# Chapter 1 Matter and Energy

Shaun Williams, PhD

## Matter and its Classification

### Pure Substances

• Have uniform, or the same, chemical composition throughout and from sample to sample.
• Two kinds of pure substances
• Elements
• An element is a substance that cannot be broken down into simpler substances even by a chemical reaction.
• Elements are separated further into metals and nonmetals.
• Compounds
• A compound is a substance composed of two or more elements combined in definite proportions.

### Practice - Represntations of Matter

Identify the nonmetals in the following figure. Explain the characteristics you considered in making your decision.

### Representations of Matter

• Matter is composed of atoms.
• An atom is the smallest unit of an element that retains the chemical properties of that element.

### Representations of Matter 2

• Atoms can combine together to form molecules.
• Molecules are composed of two or more atoms bound together in a discrete arrangement.
• The atoms bound together in a molecule can be from the same element or from different elements.

### States of Matter

• Discuss the following questions with someone near you.
• How does a solid differ from a liquid?
• How does a gas differ from a liquid?
• How does a solid differ from a gas?

### States of Matter

Solid Liquid Gas
Fixed shape Shape of continaer (may or may not fill it) Shape of container (fills it)
Its own volume Its own volume Volume of container
No volume change under pressure Slight volume change under pressure Large volume change under pressure
Particles are fixed in place in a regular array Particles are randomly arranged and free to move about until they bump into one another Particles are widely separated and move independently of one another

### Symbols Used in Chemistry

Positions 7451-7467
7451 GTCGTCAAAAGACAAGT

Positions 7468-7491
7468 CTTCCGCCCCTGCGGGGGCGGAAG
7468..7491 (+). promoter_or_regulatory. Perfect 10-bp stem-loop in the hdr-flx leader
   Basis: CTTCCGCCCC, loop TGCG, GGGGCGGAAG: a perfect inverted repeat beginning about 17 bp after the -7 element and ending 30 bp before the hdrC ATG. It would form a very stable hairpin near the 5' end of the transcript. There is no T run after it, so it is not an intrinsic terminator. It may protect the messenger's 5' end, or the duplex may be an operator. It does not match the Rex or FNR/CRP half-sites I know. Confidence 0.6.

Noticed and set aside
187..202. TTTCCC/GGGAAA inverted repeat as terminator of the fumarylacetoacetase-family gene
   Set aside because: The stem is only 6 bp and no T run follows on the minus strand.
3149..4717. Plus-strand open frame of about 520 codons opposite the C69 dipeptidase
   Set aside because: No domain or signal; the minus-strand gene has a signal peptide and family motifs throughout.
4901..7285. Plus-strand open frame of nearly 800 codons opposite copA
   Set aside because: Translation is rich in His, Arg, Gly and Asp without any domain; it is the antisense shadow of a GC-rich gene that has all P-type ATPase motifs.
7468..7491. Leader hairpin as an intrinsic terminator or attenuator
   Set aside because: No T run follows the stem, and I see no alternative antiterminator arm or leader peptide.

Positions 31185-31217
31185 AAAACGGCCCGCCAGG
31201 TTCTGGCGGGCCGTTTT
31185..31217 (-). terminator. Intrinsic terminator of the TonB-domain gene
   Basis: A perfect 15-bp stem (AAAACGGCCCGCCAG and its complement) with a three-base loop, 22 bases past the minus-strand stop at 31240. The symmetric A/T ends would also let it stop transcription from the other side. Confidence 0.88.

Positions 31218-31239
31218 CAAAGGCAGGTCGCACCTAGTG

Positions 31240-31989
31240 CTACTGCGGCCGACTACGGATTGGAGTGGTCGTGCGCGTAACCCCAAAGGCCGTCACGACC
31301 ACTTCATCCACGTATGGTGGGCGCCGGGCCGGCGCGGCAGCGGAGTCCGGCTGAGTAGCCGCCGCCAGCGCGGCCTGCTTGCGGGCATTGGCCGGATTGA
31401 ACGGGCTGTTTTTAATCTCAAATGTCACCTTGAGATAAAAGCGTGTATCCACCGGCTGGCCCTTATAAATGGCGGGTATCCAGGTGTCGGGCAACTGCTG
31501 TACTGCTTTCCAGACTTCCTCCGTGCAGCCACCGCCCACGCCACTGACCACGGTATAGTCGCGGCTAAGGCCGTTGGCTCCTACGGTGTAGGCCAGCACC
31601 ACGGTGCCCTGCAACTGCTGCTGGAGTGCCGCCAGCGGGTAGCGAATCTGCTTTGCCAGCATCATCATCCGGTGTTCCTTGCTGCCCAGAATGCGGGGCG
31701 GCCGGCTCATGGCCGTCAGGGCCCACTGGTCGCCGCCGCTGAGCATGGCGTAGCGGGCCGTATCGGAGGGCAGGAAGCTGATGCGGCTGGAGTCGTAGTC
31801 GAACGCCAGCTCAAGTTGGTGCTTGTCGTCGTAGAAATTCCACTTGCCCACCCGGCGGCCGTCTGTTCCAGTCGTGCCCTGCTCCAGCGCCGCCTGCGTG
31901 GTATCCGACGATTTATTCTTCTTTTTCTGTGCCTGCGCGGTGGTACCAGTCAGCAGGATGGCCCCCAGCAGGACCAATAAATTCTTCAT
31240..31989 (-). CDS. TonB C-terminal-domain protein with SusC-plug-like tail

• Elemental symbols
• a shorthand version of an element’s longer name
• can be 1-2 letters and can be derived from the Latin or Greek name [ex. $$\chem{Ag}$$]
• Chemical formulas
• describe the composition of a compound
• use the symbols for the elements in that compound [ex. $$\chem{H_2O}$$ and $$\chem{CO_2}$$]

### Symbols Used in Chemistry - Examples

Name Symbol
helium He
fluorine F
silver Ag
water $$\chem{H_2O}$$
carbon dioxide $$\chem{CO_2}$$
methane (natural gas) $$\chem{CH_4}$$

### Symbols Used in Chemistry - Phases

• Symbols for physical states
• are found in parenthesis by the elemental symbol or chemical formula
• designate the physical state [ex. solid, liquid, gas, aqueous]
• See table to the right
Name Symbol
solid (s)
liquid (l)
gas (g)
aqueous (dissolved in water) (aq)

## Physical and Chemical Changes and Properties of Matter

### Physical Properties of Matter

• Physical properties
• are properties that can be observed without changing the composition of the substance
• Four common physical properties are:
• mass
• volume
• density
• temperature

### Mass

• Mass:
• measures the quantity of matter
• is essentially the same physical quantity as weight, with the exception that weight is bound by gravity, mass is not
• common units are grams (g)

### Volume

• Volume:
• amount of space a substance occupies
• can be calculated by measuring the sides of a cube or rectangular side, then multiplying them $\chem{Volume = l \times w \times h}$
• common units are centimeters cubed ($$\chem{cm^3}$$) or milliliters ($$\chem{mL}$$)

### Density

• Density:
• the ratio of the mass to its volume $\chem{density = \frac{mass}{volume}}$
• units are $$\bfrac{g}{mL}$$ (solids and liquids) or $$\bfrac{g}{L}$$ (gases)
• See Table 1.4 for a listing of densities for common substances

### Temperature

• Temperature:
• a measure of how hot or cold something is relative to some standard
• is measured with a thermometer
• at which a phase change occurs is independent of sample size
• units are degrees Celsius ($$\chem{{}^\circ C}$$) and degrees Kelvin ($$\chem{K}$$) $\chem{T_K = T_{{}^\circ C} + 273.15}$ $\chem{T_{{}^\circ F} = 1.8 \left( T_{{}^\circ C} \right) + 32}$

### Physical Changes

• A physical change
• is a process that changes the physical properties of a substance without changing its chemical composition
• evidence of a physical change includes:
• a change of state
• Example: water changes from a solid to a gas
• an expected change in color

### Chemical Changes

• A chemical change
• is a process in which one or more substances are converted into one or more new substances
• also called a chemical reaction
• evidence of a chemical change includes:
• bubbling
• a permanent color change
• a sudden change in temperature

### Chemical Properties

• Defined by what it is composed of and what chemical changes it can undergo

## Energy and Energy Change

### What is Energy?

• Energy
• is the capacity to do work or to transfer heat